Understanding when you should and should not do journal entries in QuickBooks is important for the overall success of your QuickBooks file.
Journal entries and QuickBooks – are they friends or foes? It’s not a clear cut answer. There are times where it makes perfect sense to do a journal entry in Quickbooks and there are times where a journal entry simply is not the best solution for you in QuickBooks. QuickBooks is designed that you should have minimal need for journal entries as the average person using it doesn’t understand the debit and credit process. Having worked with QuickBooks for more than 2 decades, I find that journal entries are often done unnecessarily by those who don’t take the time to really understand the inner workings of Quickbooks and try to quick fix things.
Below I will highlight some of the times you will say yes to Journal Entries in Quickbooks and other times you want to say no and do use another function of QuickBooks!
Say Yes to Journal Entries:
- When you are accounting for depreciation amortization, then journal entries are the way to go.
- When you need to move amounts from one class to another and it involves multiple transactions or a lump sum amount.
- Year End Activities – there are just some times where you need to clean up various activities to have good year-end books and Journal Entries are an easy way to do that.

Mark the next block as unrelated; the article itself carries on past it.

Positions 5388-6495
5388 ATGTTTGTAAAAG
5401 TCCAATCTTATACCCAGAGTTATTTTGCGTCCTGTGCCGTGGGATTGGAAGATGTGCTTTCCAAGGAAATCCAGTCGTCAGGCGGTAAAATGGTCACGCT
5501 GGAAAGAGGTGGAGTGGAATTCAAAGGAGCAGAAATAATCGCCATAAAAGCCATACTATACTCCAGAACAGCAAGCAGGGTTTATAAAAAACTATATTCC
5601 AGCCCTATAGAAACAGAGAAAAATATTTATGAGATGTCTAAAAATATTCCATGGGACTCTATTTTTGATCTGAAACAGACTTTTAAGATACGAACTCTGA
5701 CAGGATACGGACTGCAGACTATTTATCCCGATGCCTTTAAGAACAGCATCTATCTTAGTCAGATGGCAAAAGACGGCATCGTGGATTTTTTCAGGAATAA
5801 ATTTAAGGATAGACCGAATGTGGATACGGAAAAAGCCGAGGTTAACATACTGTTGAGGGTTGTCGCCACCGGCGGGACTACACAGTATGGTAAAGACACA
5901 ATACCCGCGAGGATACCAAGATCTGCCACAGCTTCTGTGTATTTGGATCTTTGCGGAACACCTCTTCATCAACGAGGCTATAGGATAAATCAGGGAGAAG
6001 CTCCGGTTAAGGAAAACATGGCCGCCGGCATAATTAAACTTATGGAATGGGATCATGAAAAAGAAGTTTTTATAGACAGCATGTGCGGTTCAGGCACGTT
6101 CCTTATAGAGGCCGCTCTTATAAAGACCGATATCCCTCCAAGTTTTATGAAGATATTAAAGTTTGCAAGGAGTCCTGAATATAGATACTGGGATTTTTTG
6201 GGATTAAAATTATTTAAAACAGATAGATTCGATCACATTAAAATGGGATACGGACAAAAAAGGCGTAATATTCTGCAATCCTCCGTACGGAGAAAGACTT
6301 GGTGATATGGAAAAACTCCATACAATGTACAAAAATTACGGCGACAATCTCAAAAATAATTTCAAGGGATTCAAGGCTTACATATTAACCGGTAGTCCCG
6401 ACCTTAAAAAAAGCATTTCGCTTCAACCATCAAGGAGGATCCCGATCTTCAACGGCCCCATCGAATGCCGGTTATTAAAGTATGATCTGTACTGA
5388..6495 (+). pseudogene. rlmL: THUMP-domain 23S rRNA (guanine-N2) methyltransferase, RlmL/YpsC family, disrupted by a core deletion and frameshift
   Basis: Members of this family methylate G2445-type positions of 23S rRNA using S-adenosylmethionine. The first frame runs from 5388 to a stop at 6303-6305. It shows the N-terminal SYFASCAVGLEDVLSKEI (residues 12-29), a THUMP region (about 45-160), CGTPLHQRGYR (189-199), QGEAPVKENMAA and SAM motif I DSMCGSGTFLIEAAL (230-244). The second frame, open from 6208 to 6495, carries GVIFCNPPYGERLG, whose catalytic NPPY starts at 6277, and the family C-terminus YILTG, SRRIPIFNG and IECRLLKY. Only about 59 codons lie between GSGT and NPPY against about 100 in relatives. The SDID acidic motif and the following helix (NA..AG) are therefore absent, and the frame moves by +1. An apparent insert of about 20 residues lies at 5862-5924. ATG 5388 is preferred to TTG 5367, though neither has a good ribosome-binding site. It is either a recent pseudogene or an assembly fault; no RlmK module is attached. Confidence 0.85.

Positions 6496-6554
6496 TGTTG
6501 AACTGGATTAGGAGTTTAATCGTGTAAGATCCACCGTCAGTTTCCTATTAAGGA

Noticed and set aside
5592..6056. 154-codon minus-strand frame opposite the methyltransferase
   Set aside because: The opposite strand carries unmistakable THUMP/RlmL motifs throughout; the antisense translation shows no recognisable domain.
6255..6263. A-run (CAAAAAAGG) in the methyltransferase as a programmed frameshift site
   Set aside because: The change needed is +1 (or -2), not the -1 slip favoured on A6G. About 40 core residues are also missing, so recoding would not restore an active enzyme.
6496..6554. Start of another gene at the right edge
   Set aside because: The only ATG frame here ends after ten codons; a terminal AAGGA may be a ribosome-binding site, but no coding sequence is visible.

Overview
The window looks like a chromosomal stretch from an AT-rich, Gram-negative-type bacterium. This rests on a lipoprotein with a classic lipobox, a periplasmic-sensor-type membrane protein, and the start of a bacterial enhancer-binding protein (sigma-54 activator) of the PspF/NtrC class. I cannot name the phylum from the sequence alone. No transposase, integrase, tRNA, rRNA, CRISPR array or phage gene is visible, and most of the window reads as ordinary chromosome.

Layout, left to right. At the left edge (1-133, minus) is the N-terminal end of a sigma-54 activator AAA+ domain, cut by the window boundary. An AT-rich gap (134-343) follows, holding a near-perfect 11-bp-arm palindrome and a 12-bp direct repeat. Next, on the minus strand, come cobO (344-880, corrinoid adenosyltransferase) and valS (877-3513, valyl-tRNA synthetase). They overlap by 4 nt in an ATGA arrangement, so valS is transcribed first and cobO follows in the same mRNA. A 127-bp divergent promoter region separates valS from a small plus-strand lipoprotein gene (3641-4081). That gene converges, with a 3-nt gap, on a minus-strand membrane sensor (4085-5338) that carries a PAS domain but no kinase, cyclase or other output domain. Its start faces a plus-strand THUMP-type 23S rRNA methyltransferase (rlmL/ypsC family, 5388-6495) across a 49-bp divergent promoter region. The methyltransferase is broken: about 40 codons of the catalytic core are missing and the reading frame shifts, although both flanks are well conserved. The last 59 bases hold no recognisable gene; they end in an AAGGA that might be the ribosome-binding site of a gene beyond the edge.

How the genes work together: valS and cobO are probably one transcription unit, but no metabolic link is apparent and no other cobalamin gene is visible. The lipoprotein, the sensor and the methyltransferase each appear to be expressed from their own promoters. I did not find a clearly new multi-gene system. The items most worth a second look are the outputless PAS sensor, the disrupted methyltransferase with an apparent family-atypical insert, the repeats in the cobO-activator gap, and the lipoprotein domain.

- If you need to transfer amounts from one income or expense account to another that involves more than one transaction or it is simply too difficult to change the original transaction then a journal entry may be your answer!
- When you need to make adjustments or move dollars from one asset, liability or equity account to an income or expense account.
- When you interface with certain 3rd party software, some of them import transactions as journal entries.
Just Say No…don’t do it!
- Journal entries don’t have access to items so any time you are needing to have a transaction impact the item list, you need to ensure you are using the functionality of invoices, bills, checks, etc.
- Do not do journal entries when it impacts your accounts receivable or accounts payable accounts as this creates a mess that never goes away until you correctly apply the credit/debit. Ever wonder why your AR and AP reports show those zero balance lines? Could very well be that there’s a Journal Entry that needs to be cleaned up. We’ll save that lengthy discussion for another blog and video!
How do you make a Journal Entry? Go to the QuickBooks Company menu and select Make General Journal Entries. Here’s a great reference for you!
Reach out to us if you have any questions or need help cleaning up previous journal entries that just won’t go away on your reports!